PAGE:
UnDivided by Neal Shusterman
This is the fourth (and final) book of the Unwind series and it's a fantastic ending to one of the best young adult dystopian series in recent years, if not longer.
Lest you think I say that lightly, let me remind you that I have read The Hunger Games Trilogy, the Divergent Series, the Matched Trilogy, the Legend Trilogy, the Tankborn trilogy, at least one other trilogy not even worth the time to look up its name and link here, and the beginnings of a few series still in progress. Many of them were enjoyable (not the third Divergent book, as I wrote in another post), but I was troubled by a recurrent theme: cynicism. In all these books, young people recognized injustice or even outright evil in their worlds and attempted to right the wrongs. That's what young people should do, even the real ones. In book after book, series after series, the young adults in question seem to learn that even among those fighting for "right," there are none who are hold fast to their integrity if it means losing the battle. You'll see, for example, atrocities on both sides not just among a few people here and there, but in the upper echelons of any group in power or seeking to be in power.
I'm making some generalizations here and some of these series are more permeated by this idea than others, but I kept saying to myself, "There are people of integrity in the world! It is possible to fight injustice without merely inflicting it on someone else!"
I feel this is an important aspect of young adult fiction not only because there are people of integrity, but because we are already living in the time of God's kingdom on earth and we are called to be a part of that transformation which means standing for Truth and Love without falling into the same sins as those we are fighting. Ideally, we wouldn't be "fighting" at all, but rather leading. In some ways, dystopian fiction is a genre that is perfect for young people precisely because it can accentuate some subtle (but present) flaw to extreme proportions and then allow young idealistic people to battle those flaws, all in ways not possible in contemporary realistic fiction (which also happens to often be quite depressing; there's more room for joyous success in dystopia).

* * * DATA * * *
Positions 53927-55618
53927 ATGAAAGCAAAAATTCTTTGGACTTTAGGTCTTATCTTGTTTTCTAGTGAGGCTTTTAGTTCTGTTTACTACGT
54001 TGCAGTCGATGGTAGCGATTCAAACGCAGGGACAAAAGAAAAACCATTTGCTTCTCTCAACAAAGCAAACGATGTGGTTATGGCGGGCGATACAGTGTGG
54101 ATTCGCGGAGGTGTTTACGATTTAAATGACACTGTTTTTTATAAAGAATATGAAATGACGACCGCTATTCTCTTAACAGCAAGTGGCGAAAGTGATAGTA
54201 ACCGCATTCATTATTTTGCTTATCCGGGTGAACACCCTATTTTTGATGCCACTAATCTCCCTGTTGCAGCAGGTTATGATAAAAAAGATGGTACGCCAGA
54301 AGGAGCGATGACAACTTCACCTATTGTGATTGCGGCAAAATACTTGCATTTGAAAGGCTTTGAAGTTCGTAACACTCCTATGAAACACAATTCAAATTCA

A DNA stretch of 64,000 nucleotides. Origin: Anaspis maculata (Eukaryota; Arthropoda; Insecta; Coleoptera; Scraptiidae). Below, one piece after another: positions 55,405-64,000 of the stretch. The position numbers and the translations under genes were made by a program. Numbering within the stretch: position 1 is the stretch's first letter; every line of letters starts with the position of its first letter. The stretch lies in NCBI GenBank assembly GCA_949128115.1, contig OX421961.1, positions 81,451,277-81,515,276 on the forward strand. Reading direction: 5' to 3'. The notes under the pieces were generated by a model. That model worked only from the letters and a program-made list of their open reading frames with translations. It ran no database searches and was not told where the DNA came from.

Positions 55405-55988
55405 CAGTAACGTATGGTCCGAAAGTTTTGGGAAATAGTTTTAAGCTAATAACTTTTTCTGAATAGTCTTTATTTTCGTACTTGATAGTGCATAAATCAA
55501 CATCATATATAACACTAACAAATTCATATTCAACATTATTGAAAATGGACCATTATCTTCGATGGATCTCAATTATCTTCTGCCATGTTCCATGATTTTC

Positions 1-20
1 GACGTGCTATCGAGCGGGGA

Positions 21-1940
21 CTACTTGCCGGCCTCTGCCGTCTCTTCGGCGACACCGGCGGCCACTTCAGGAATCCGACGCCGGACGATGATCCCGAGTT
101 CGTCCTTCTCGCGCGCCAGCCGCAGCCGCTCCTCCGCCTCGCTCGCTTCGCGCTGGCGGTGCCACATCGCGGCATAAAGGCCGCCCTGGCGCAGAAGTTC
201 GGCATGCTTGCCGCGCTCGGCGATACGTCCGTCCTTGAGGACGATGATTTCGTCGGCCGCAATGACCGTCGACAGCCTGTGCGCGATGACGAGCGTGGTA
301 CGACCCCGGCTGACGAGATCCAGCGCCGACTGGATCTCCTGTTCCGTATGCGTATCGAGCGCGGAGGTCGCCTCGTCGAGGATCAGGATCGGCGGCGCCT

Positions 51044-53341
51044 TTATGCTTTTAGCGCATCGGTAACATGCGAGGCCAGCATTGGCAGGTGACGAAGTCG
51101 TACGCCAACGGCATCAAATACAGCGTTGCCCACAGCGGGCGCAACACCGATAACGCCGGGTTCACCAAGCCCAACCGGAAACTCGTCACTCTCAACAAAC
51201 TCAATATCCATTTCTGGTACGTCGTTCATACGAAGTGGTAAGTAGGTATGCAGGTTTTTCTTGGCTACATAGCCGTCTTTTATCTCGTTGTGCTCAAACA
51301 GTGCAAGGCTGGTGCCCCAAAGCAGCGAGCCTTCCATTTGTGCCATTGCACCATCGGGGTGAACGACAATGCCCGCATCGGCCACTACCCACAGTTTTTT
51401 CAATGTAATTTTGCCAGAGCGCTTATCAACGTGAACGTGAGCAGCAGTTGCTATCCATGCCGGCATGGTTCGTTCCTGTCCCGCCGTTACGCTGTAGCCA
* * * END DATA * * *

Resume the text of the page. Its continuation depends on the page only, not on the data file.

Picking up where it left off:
Then I read the Unwind series. From the very beginning, I was excited by the big ideas presented in the books. The questions raised regarding abortion, faith, the value of a person,
what it means to be human, the commercialization of medical procedures,
and so much more, are fascinating and strikingly relevant. In the books, a tragic civil war broke out in the United States over abortion. In the end, a compromise made abortion illegal, but allows parents to "unwind" teenagers in a medical procedure that takes every piece of the young person apart so they can be used to heal, cure, or replace parts in other people. The technology is later advanced further, resulting in the ability to put pieces of people together to create life (just like Frankenstein without the need to pilfer cemeteries for dead bodies). Of course it's ridiculous to think such a thing could happen, and yet the scenario provides an interesting way to contemplate humanity. Personally, I think it provides a fertile ground for discussions about abortion, all the more so because the reviews on Amazon (which I glanced at before writing this post) often neglect to mention it at all.
To return to my point above, do characters on the "right" side of the debate in the Unwind series show integrity? I think they do, absolutely. There are plenty of people who seem to be on the "right" side who end up to be only looking out for their own interests and there are plenty of people fighting for reason and hope who make mistakes, some of them tragic and devastating, but there are a great many people who sacrifice whole-heartedly. There are also many people who yearn for a better way, who take small risks when offered an opportunity and indicate a desire to do even more, if only they could muster up enough courage and had the right leaders.
In each of these books, there is a great hope, a hint that a society can recognize mistakes and rectify them. (A few people, and then more, begin to think, "My God...what have we done?)
Most importantly, there is hope for forgiveness.
I fully intend to read these books with my children when they are older. There are plenty of mature themes in the books (mainly of violence and abuse) so they are definitely for older teens. I also think the Catholic church is not portrayed at all as it would really be if something like unwinding were to become a reality, which I believe is more due to ignorance of Catholic beliefs than an anti-Catholic bias by the author. That portrayal gives even more to discuss with young Catholics (and probably other Christian denominations as well).
I hope I have written enough to make you rush out to your library or bookstore and read these books but not so much to give away any spoilers!